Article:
Residence tests – do them backwards!
It has been three years since HMRC introduced statutory residence tests and there is still some confusion over the best way to help clients through them. John Barnett of Burges Salmon had some useful advice for delegates at the recent STEP Annual Tax Conference – do them backwards.
Official HMRC forms suggest asking if an individual is automatically resident first, then if they are automatically non-resident. Then it proceeds to ask further questions that establish whether someone is one of these options. This can be confusing; according to Barnett as clients will only find out if they are automatically resident or non-resident by answering questions at the end of the form.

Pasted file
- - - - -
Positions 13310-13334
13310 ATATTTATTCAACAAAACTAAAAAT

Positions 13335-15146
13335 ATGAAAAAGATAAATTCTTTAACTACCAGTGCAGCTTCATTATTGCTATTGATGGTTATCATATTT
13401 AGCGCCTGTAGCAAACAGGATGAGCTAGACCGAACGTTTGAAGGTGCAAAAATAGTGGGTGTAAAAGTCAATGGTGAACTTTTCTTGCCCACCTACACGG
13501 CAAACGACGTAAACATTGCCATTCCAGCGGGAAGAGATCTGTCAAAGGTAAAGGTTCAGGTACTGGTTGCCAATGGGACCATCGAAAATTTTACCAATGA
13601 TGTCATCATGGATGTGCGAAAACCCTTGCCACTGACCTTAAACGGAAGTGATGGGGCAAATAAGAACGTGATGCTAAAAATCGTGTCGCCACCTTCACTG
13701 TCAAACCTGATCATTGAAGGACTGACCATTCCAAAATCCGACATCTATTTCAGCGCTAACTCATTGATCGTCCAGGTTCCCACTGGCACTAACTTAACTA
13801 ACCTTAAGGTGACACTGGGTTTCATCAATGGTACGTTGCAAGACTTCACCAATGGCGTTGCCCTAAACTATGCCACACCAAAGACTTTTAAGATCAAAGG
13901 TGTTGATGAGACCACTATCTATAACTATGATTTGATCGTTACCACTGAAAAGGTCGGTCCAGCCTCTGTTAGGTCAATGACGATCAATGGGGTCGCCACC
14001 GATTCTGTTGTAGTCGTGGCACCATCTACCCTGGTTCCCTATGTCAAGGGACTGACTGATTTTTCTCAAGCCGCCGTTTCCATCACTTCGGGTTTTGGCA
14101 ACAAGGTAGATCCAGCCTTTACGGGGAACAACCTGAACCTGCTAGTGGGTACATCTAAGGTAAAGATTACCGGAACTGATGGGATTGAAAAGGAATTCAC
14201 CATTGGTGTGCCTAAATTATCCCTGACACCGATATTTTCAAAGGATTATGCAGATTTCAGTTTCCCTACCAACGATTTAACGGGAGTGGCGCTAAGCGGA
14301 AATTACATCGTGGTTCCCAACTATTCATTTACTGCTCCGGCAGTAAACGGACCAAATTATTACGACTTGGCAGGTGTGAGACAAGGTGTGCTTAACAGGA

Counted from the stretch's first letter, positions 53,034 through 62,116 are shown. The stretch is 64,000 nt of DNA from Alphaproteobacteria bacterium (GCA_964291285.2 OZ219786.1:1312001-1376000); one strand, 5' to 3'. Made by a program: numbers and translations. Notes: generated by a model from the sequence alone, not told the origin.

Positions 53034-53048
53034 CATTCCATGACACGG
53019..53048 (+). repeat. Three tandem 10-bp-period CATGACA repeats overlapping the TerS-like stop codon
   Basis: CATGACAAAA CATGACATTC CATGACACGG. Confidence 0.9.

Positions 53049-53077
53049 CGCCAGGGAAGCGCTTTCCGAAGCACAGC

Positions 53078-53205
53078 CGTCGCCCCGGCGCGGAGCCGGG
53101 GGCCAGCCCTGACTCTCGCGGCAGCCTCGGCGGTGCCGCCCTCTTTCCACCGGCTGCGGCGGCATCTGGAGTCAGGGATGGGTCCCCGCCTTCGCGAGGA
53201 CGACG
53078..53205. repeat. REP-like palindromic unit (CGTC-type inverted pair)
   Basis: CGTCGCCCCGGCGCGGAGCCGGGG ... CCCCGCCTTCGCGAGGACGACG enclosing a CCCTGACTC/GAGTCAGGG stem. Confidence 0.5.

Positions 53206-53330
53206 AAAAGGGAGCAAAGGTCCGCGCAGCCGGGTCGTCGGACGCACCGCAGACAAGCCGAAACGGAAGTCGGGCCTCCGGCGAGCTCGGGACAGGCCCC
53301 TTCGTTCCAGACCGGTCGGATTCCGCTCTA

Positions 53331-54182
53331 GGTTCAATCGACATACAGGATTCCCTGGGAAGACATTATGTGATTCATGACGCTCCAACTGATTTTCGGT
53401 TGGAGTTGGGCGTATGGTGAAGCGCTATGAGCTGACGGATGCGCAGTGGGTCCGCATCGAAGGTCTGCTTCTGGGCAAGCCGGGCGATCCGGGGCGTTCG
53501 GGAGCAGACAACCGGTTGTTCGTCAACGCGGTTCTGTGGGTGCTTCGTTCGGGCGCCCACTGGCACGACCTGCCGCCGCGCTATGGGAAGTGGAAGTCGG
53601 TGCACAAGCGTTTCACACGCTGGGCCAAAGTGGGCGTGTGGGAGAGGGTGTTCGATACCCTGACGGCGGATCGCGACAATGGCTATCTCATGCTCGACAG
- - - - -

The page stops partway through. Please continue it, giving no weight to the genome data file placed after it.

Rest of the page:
The solution is simple. Barnett recommends starting with ‘are you in the UK for more than 183 midnights?’ This establishes whether an individual is resident or non-resident and forms the starting point for further questions on UK ties and the exact number of nights that can also inform the status.
Doing things this way round makes the tests much more straightforward, however giving clients advice on the number of days they can spend in the UK again requires reversing official HMRC guidance. HRMC gives the day count framed as qualifying as a resident – ie, you must spend 183 days in the UK to qualify as a resident (if you have zero UK ties). This is not a question many clients will ask – they will ask ‘how many days can I spend in the UK before I am classed as a resident?’ Barnett notes that this distinction helps clients keep things clear in their minds.
He also noted that in the vast majority of cases, the right answer to this question is 90 days…